Gum-bushes naturally occur in dry, rocky habitats with extreme temperatures, and Pteronia paniculata co-occurs with its close relative, P. incana in most of the populations. These species provide optimum growing conditions for low-growing succulent perennials to establish themselves underneath and close beside them.
In dry, rocky landscapes, gum-bush can be used as an ornamental plant. Although it is less attractive, it supports most of the principles for water-wise gardening or xeriscaping, where drought-tolerant plants are used. In spring and early summer, gum-bush adds colour to the garden with its clumps of yellow flowers which are appealing and eye-catching. They remain green and survive, with no additional watering, during the hot, dry summer.
With it being unpalatable it is not used for browsing stock, and there are no plant parts of P. paniculata that have been identified as being used traditionally or for medicinal use. However, its close relatives, P. incana and P. divaricata are used in traditional medicine to treat influenza, fever, kidney ailments, as well as backache. More species from the genus Pteronia that are also used traditionally include: P. aspera, which has been recently identified as an important Nama medicinal plant called inhora or norraboegoe; and P. onobromoides, which was used by the Khoi tribes, who powdered the plant material and mixed it with fats to make a perfumed skin lotion.
Growing Pteronia paniculata
Pteronia paniculata grows extremely well in dry and hot conditions and grows rapidly under favourable conditions. Sandy-loam soil with coarse sand particles, consisting of a pH of 5.5, is ideal for growing P. paniculata.
At the Karoo Desert National Botanical Garden, P. paniculata is propagated through seed sowing and it does extremely well. Seeds are collected in autumn. When the flowerheads are dry, they are grinded to free the tiny seeds, stored and sown in summer. Use a mixture of sand and sifted potting soil at a ratio of 50:50. Prepare germination trays with good drainage, place coarse bark chips or any coarse particles that will encourage drainage, in the trays. Sow gum-bush seeds on the surface of the soil medium and cover them with fine soil to avoid being washed away during watering. Do not bury the seeds, as they are tiny. Water the seed trays with a fine spray, or mist sprayer, which is preferred for watering tiny seeds. Place trays in a semi-shaded area and keep them moist all the time and not damp, until germination takes place. Germination will take place in about 2 weeks on average.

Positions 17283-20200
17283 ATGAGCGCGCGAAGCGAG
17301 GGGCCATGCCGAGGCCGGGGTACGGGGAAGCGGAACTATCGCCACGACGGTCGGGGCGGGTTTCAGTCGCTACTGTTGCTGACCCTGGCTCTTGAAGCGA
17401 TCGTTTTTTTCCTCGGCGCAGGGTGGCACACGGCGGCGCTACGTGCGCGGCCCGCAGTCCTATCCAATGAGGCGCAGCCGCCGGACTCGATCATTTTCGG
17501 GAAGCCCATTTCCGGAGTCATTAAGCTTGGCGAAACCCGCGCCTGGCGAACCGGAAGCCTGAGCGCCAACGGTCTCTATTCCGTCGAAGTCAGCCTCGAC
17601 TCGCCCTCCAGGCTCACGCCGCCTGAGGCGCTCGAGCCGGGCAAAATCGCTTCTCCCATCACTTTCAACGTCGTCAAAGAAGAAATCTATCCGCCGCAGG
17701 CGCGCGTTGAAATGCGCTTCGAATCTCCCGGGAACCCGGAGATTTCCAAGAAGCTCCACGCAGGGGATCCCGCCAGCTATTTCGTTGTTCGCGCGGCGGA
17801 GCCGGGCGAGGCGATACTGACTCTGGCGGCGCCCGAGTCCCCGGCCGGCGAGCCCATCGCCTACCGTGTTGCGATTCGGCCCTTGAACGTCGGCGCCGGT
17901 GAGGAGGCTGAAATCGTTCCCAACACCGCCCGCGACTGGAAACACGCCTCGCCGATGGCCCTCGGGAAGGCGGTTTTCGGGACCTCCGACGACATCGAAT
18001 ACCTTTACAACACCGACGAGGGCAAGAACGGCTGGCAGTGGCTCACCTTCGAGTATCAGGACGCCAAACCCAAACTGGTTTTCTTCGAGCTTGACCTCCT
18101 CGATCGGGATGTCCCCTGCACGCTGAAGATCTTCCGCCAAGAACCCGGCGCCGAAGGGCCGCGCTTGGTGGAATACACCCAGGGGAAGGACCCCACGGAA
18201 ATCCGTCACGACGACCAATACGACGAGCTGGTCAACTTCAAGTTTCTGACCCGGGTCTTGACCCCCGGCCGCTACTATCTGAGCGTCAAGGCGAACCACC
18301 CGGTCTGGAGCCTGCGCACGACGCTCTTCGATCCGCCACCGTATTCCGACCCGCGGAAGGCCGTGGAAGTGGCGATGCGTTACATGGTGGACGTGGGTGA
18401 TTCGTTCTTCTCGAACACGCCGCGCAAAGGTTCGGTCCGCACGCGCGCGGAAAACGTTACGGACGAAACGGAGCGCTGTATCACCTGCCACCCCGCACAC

When seeds have germinated, reduce watering and allow air circulation through the soil. Transplant the seedlings about 3 months after germination. Use sandy loam soil for transplanting, with the addition of organic fertilizers or well-decomposed compost. Do not apply too much of the nutrient supplements as it may pose a disease threat to the plant. Handle roots carefully when transplanting and keep seedlings in a semi-shaded area after transplanting, until they are well adapted to their new conditions. After adapting to new containers, move seedlings to a full sun area before planting into an open space in the garden.
Propagation by cuttings has not being tried on this species at the Karoo Desert NBG. However, one of the relatives, P. aspera is being easily propagated by cuttings at Kirstenbosch National Botanical Garden. Cuttings are done throughout the year. About 30 mm to 60 mm of softwood to semi-hardwood cuttings are made. Make a cutting just underneath the node and dip the cuttings into a rooting hormone. Use coarse river sand as a cutting medium, a ratio of 70% river sand and 30% peat or fine potting mix will support the growing of cuttings. Place cuttings in a glasshouse or misting unit with a heated bench. When cuttings have rooted, apply the same procedures as those described above for the transplanting of seedlings.
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- Kolberg, H. & Van Slageren, M. 2014. A synopsis of the genus Pteronia (Compositae: Astereae) in Namibia including the resurrection of Pteronia quadrifaria. Kew Bulletin 69: 9488.
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- Saayman, N., Morris, C.D., Hardy, M.B. & Botha, J.C. 2009. Can brush-cutting of Pteronia paniculata improve the composition and productivity of veld in the Succulent Karoo, South Africa? African Journal of Range & Forage Science 26(3): 181-190.
- The Plant List. 2013. Version 1.1. Pteronia paniculata Thunb. http://www.theplantlist.org/tpl1.1/record/gcc-109900. Accessed on 2021/02/10.
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Karoo Desert National Botanical Garden
Acknowledgements: the author thanks Lize Labuscagne and Naomi Mdayi for photos of Pteronia paniculata in flower.
Plant Type: Shrub
SA Distribution: Eastern Cape, Northern Cape, Western Cape
Soil type: Sandy, Loam
Flowering season: Spring, Early Summer
PH: Acid, Neutral
Flower colour: Yellow
Aspect: Full Sun
Gardening skill: Average